A condition in which air enters the pleural cavity, either from the respiratory passages or alveoli and through the visceral pleura for example by rupture of a bleb or a bullus after a cough or spontanteously, or through the chest wall in association with chest trauma. (MVA, stabbing, shooting etc).
Diagnosis - spontaneous pneumothorax ie one not associated with trauma. it has been divided in the past into primary and secondary, with only the latter being considered due to lung disease, but there may well be no true primary cases. Some young adults may have no obvious chest disease even after investigation but one suspects most of these would have more than one bleb or bullum on the lungs, and most are smokers. The patient may have no symptoms but usually has some dyspnoea (shortness of breath) and may have pleuritic chest pain, (chest wall pain on breathing or coughing. The patient is usually a smoker and usually suffers from chronic obstructive pulmonary disease. The pneumothorax is usually small and apical. It is suspected by the sudden onset, usually during activity such as vigorous coughing, vomiting, sport etc and confirmed either by physical examination (decreased respiratory incursion on one side, possibly decreased breath sounds especially at the apex on that side, and slight mediastinal deviation to the other side) or by radiology - always required. A film taken up-right in both inspiration and expiration will usually show partial collapse of the lung with a peripheral air shadow outside the pleural line. An additional film taken with the patient lying on the "normal" side may be necessary in some cases. Traumatic pneumothorax is diagnosed similarly except that the diagnosis is usually more obvious from the nature of the trauma. Tension pneumothorax (as to which see) must be diagnosed and treated very urgently if suspected. Traumatic pneumothorax requires treatment of the trauma in addition to that directed to the pneumothorax as above. Flail chest (a whole part of the chest moving paradoxically with respiration due to multiple rib fractures with two along each rib) is usually accompanied by pneumothorax but the flail chest dominates the assessment and treatment of that dreaded condition.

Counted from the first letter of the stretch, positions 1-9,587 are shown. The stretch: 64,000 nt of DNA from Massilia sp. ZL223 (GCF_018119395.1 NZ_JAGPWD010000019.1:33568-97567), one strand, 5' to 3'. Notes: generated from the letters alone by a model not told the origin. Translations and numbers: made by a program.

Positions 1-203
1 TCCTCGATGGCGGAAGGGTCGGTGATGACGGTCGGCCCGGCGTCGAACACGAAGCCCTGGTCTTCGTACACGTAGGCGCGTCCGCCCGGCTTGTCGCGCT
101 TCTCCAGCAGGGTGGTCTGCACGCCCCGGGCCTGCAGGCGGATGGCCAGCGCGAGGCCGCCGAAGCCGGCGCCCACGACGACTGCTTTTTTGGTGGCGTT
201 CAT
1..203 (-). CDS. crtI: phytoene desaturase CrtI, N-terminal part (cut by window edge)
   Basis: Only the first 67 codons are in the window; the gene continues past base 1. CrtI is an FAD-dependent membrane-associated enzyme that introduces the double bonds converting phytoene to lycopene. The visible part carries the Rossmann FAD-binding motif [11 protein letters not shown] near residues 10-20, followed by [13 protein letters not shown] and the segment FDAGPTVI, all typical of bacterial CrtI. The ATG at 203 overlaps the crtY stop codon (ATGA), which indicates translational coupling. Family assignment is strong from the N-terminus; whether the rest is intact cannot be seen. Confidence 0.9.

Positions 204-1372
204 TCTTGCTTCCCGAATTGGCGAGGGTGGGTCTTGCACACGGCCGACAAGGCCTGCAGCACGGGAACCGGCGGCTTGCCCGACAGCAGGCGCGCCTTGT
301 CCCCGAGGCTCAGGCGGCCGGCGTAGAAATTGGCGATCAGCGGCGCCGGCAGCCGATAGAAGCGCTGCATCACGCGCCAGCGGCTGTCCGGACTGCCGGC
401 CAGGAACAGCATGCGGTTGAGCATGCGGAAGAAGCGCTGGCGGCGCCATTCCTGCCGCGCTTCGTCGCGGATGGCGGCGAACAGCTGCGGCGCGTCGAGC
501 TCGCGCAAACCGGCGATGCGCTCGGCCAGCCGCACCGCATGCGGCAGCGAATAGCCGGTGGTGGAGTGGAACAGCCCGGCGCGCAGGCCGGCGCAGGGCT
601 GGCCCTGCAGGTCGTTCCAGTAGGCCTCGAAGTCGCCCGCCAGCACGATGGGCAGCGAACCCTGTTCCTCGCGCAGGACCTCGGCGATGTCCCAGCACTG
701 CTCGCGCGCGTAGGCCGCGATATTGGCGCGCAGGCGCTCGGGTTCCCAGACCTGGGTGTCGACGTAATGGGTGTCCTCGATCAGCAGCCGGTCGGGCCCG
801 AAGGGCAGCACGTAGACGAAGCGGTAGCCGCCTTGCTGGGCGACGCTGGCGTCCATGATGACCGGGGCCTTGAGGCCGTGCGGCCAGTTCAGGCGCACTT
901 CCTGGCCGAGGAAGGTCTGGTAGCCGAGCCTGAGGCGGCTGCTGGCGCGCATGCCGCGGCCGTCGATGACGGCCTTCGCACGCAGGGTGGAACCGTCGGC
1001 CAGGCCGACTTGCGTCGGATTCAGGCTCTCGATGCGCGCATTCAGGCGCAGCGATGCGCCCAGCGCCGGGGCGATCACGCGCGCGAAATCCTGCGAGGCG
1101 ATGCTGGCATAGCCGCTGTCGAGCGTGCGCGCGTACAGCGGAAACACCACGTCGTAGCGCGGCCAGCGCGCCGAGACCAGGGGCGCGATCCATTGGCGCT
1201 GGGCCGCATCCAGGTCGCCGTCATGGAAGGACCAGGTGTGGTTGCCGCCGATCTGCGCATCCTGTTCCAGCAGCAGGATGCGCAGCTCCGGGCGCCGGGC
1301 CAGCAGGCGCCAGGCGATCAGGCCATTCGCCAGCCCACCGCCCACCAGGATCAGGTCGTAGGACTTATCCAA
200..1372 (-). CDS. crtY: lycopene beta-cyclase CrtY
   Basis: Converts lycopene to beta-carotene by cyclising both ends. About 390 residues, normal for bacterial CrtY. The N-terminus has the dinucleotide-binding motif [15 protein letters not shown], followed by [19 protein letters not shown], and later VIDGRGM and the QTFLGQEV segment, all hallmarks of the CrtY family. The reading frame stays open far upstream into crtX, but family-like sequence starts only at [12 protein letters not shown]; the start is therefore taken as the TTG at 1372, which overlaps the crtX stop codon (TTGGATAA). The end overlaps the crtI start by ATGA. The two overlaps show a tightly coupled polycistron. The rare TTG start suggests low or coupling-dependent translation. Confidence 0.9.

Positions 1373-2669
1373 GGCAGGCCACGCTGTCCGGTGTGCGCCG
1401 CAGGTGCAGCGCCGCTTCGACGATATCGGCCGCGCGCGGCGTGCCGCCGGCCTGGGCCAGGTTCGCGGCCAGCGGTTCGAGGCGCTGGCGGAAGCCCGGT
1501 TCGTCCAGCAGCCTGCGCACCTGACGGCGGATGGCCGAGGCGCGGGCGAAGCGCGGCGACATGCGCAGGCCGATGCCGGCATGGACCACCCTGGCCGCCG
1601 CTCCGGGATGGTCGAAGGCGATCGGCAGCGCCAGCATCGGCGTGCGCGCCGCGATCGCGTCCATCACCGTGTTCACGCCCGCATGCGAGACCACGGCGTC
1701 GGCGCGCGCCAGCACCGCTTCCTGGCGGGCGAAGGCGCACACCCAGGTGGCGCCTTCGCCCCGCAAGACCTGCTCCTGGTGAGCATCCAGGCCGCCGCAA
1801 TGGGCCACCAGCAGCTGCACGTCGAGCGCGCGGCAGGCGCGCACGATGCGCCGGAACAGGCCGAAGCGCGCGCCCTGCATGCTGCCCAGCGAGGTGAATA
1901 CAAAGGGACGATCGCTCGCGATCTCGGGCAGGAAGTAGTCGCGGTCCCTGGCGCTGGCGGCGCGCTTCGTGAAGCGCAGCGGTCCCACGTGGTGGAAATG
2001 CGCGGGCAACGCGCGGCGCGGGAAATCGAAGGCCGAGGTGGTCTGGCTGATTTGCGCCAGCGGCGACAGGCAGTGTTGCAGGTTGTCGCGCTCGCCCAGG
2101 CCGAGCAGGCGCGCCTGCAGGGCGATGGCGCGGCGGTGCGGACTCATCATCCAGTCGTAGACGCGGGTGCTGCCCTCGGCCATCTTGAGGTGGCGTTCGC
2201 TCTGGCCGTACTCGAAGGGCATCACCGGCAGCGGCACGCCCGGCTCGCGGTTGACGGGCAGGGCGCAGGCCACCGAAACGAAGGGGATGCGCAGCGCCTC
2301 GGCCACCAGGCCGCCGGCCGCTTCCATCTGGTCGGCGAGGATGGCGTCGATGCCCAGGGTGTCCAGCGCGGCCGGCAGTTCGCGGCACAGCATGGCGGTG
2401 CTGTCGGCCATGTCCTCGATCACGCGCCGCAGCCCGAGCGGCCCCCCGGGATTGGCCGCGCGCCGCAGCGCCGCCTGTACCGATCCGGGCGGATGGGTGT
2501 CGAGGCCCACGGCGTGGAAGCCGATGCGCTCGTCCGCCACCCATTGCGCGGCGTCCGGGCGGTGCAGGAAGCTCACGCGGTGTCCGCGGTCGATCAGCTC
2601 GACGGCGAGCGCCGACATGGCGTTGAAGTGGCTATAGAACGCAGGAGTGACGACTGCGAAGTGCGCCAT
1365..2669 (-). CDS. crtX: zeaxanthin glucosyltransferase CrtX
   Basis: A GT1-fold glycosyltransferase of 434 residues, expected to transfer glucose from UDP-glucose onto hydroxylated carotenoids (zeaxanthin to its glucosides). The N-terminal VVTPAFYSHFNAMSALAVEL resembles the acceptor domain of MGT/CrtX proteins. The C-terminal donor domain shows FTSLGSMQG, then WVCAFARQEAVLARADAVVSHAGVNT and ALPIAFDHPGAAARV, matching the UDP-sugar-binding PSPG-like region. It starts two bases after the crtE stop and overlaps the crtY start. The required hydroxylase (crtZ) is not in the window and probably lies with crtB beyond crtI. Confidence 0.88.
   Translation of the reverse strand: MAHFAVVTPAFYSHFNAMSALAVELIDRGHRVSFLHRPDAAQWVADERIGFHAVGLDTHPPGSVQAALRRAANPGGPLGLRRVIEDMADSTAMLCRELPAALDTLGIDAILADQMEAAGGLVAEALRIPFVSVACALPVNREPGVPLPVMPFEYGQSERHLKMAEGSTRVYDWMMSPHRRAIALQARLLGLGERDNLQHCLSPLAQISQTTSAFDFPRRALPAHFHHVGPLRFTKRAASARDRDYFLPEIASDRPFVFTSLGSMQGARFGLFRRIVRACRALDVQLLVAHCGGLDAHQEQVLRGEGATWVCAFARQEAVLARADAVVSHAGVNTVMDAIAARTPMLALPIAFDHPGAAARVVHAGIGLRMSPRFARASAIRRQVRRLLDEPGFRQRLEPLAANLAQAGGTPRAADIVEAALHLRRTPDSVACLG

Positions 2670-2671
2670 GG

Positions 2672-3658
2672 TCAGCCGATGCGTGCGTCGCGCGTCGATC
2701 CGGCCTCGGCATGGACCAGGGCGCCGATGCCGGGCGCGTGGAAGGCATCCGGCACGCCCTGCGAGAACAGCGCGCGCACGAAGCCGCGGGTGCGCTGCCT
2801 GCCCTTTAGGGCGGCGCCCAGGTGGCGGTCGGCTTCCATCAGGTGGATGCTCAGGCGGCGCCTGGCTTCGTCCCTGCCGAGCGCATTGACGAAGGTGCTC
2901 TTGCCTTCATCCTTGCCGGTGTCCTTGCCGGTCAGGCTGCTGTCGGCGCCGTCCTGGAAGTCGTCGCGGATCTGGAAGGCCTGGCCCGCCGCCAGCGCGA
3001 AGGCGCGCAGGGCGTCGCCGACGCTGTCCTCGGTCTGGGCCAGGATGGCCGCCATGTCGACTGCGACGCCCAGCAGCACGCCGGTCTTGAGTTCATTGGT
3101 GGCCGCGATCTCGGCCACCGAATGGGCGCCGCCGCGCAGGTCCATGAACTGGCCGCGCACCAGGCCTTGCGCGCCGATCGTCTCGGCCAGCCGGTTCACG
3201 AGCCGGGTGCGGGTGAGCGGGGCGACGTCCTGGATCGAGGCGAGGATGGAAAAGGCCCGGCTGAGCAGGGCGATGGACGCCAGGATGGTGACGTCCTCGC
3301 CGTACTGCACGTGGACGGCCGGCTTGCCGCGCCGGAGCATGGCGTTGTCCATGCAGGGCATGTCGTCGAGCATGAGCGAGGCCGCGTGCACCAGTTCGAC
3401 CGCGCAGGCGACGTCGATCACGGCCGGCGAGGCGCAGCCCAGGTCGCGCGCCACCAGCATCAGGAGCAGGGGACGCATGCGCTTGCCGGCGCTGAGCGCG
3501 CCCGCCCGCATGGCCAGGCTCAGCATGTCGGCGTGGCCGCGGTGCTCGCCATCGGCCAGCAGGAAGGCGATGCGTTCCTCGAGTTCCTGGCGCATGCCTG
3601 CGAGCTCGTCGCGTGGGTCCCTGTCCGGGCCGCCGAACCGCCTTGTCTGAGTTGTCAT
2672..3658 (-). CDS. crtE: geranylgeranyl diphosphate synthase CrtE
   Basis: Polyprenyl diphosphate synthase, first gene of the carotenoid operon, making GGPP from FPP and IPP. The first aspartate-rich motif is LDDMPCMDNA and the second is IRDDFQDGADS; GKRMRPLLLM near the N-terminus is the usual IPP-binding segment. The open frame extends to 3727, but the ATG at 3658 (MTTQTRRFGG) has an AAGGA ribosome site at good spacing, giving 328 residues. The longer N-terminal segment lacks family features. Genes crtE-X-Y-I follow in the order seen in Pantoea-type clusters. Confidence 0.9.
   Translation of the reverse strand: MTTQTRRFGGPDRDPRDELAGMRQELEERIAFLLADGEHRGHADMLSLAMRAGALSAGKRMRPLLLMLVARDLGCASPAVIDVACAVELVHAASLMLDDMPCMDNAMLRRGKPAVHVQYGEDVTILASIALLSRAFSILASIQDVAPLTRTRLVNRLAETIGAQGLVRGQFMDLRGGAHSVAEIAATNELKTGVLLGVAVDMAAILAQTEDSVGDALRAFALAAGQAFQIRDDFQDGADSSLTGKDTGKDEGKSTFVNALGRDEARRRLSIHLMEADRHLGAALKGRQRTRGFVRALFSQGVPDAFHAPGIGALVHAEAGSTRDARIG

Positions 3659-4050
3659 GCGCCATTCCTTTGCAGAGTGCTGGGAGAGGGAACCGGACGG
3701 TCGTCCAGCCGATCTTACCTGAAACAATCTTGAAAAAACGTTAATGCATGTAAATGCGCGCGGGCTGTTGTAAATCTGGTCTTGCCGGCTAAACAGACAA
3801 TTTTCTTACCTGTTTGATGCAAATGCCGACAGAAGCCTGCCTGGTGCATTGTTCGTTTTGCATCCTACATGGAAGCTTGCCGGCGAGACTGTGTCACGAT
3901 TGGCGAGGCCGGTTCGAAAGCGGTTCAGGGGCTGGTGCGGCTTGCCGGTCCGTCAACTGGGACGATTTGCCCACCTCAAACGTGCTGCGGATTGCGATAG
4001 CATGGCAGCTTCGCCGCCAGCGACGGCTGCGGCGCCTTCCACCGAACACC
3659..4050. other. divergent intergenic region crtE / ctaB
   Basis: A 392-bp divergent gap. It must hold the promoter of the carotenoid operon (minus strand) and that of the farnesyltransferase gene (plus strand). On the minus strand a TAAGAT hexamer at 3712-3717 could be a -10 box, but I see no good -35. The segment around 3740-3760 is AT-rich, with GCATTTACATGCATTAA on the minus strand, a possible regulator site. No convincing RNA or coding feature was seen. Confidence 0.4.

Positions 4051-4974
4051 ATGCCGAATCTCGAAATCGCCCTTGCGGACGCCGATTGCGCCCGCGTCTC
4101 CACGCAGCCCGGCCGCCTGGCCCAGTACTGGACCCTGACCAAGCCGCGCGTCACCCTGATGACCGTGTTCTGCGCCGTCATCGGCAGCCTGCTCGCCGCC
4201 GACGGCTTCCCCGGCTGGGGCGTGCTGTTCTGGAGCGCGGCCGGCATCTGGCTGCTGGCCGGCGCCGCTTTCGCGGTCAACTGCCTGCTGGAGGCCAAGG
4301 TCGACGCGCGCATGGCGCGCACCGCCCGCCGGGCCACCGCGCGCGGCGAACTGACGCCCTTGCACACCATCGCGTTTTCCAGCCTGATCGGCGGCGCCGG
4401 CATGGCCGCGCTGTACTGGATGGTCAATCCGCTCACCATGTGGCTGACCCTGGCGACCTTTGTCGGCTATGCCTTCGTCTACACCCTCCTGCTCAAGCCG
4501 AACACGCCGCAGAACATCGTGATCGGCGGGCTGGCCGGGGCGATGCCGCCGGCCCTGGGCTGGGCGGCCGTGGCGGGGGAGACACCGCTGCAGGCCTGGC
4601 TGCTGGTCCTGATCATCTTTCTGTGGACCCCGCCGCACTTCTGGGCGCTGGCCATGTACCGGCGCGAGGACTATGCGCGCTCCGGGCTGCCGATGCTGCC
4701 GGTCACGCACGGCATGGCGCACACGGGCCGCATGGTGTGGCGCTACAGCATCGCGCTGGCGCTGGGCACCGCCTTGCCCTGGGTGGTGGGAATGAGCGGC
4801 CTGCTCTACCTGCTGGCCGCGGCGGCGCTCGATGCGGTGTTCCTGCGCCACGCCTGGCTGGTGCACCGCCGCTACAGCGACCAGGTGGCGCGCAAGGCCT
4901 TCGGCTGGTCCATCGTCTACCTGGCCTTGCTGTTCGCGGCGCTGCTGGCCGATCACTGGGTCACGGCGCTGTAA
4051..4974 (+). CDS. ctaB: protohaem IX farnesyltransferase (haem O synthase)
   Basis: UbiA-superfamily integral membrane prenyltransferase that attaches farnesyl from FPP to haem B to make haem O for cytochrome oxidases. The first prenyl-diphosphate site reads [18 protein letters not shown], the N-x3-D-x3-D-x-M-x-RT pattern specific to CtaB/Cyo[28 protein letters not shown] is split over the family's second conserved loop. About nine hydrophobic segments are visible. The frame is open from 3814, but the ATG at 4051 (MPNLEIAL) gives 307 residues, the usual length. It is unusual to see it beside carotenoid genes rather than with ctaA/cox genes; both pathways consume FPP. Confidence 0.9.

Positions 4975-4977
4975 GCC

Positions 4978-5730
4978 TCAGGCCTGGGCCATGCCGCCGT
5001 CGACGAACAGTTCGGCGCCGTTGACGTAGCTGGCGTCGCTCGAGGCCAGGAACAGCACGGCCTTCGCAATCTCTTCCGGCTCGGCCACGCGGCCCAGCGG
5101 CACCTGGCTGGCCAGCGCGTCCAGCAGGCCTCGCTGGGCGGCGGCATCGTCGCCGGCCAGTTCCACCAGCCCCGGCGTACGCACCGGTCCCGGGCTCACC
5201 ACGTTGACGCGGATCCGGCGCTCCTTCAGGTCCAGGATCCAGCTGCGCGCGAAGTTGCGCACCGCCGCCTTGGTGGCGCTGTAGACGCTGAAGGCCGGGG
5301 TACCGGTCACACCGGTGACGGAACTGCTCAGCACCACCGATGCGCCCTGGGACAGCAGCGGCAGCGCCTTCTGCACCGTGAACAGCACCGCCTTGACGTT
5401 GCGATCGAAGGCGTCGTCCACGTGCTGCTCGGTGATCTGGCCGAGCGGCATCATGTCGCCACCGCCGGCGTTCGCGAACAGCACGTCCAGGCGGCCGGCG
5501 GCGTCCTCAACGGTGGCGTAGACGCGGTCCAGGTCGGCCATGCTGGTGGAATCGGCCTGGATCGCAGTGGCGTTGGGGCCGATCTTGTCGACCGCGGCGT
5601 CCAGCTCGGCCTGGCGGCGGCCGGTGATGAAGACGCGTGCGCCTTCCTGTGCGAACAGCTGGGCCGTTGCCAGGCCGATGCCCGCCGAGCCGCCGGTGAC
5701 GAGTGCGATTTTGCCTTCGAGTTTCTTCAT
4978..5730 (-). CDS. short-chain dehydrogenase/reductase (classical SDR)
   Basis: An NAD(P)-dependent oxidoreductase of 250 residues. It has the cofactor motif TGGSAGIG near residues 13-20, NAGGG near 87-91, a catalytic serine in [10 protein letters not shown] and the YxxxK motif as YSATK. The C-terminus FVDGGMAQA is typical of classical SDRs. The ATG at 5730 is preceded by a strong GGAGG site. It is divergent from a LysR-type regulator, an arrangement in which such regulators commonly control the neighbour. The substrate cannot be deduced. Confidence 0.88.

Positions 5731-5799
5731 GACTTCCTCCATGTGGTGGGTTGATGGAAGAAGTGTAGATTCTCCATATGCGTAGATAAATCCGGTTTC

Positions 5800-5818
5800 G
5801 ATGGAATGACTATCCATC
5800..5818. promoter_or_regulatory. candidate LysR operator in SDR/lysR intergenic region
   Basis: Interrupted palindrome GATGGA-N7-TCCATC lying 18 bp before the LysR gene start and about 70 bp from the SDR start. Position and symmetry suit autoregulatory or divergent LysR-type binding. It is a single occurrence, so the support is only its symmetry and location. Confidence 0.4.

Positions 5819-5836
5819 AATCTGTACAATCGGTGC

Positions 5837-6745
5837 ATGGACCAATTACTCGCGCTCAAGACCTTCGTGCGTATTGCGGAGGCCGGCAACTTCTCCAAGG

Treatment is not always required but aspiration or thoracostomy usually through an upper intercostal space is indicated if there is marked dyspnoea and a small pneumothorax, or if the pneumothorax is large - say if a third or more of the half-chest is air. Simple aspiration is required but referral to an appropriate specialist must follow as the cause of the underlying chest condition (very occasionally none is found) must be elucidated and proper treatment initiated.
The main "complication" of spontaneous pneumothorax is recurrence - perhaps 50% get a second or later episode, often quite quickly. For that reason some centres call in a thoracoscopist routinely to offer thoracic inspection, which usually reveals more blebs or bulli. Air may enter tissues for example in the mediastinum or the neck or upper chest in either form of pneumothorax. ("Tissue emphysema") Many centres still use an underwater drain after aspiration of any but the smallest "spontaneous" pneumothorax, mainly to prevent very early recurrence. The drain can be taken out as soon as the bubbles stop. DrRic 21:12, 25 March 2008 (UTC)